The following day we climbed aboard the Pathfinder bus service to Harare, just 1000kms and 12 hours away. This bus however, was unlike anything I have ever seen in my life, with almost fully reclining seats and complimentary onboard meals and drinks. It made the journey pass quickly . Outside we passed through endless, deserted fields and derelict farms. This was our first taste of real Zimbabwe. When we arrived into Harare it was dark, really dark. We assumed the electricity was out, but our taxi driver, named Fortune, told us that Harare Municipality could not afford to pay the city electricity bill. It had been like this for over ten years.

Our accommodation that evening was in a B&B run by a Danish couple, possibly the biggest mosquitoe infested hole we have both been subjected to....and they charged 50dollars. The guy worked as a consultant to an NGO, yet drove a 5 series BMW and his wife drove a similarly impressive land rover. They lived in a huge home, with a large pool, in one of Harare's exclusive white neighborhoods. It amazes me how much money there is in development aid! What's also clear is that trip advisor cannot be trusted! We left early next morning making excuses about our premature departure. We checked into Harare's only hostel which had about ten guests, including us and a Sami!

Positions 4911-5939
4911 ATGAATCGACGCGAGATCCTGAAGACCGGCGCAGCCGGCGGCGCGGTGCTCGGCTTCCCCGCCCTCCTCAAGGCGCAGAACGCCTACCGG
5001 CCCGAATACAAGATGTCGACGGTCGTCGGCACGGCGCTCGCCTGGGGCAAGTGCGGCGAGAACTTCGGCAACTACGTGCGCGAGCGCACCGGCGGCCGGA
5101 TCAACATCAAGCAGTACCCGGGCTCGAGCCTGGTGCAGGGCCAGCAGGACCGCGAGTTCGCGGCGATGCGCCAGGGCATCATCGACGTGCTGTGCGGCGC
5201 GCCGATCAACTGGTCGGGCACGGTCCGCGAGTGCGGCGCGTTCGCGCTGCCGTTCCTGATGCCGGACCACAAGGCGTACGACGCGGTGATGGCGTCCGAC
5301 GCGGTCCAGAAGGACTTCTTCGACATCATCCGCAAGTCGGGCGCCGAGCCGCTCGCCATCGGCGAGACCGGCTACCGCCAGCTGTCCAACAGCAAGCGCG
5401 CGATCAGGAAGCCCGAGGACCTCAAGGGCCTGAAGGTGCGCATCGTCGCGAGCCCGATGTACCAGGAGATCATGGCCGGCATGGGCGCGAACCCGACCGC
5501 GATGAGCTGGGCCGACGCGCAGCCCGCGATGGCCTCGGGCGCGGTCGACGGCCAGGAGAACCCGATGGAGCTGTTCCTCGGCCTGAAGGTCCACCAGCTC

We unfortunately didn't spend much time in Harare, but the sunday we spent strolling around the empty streets was really interesting. The actual city centre is pretty small and like elsewhere also a place where you get the impression that it's golden days have passed. The architecture is interesting, I liked it, especially the national gallery which was struggling to maintain some functionality despite the hardship. Its interesting that despite the economic woes, the government has promoted the arts and in particular traditional arts and crafts, singing and dance. Buckets were strategically placed throughout the gallery to capture the rainwater which came through the ceiling. But the vast majority of Harare's residents live in isolated suburbs with British-sounding names, such as Barrowdale, Avondale, Westgate and so on.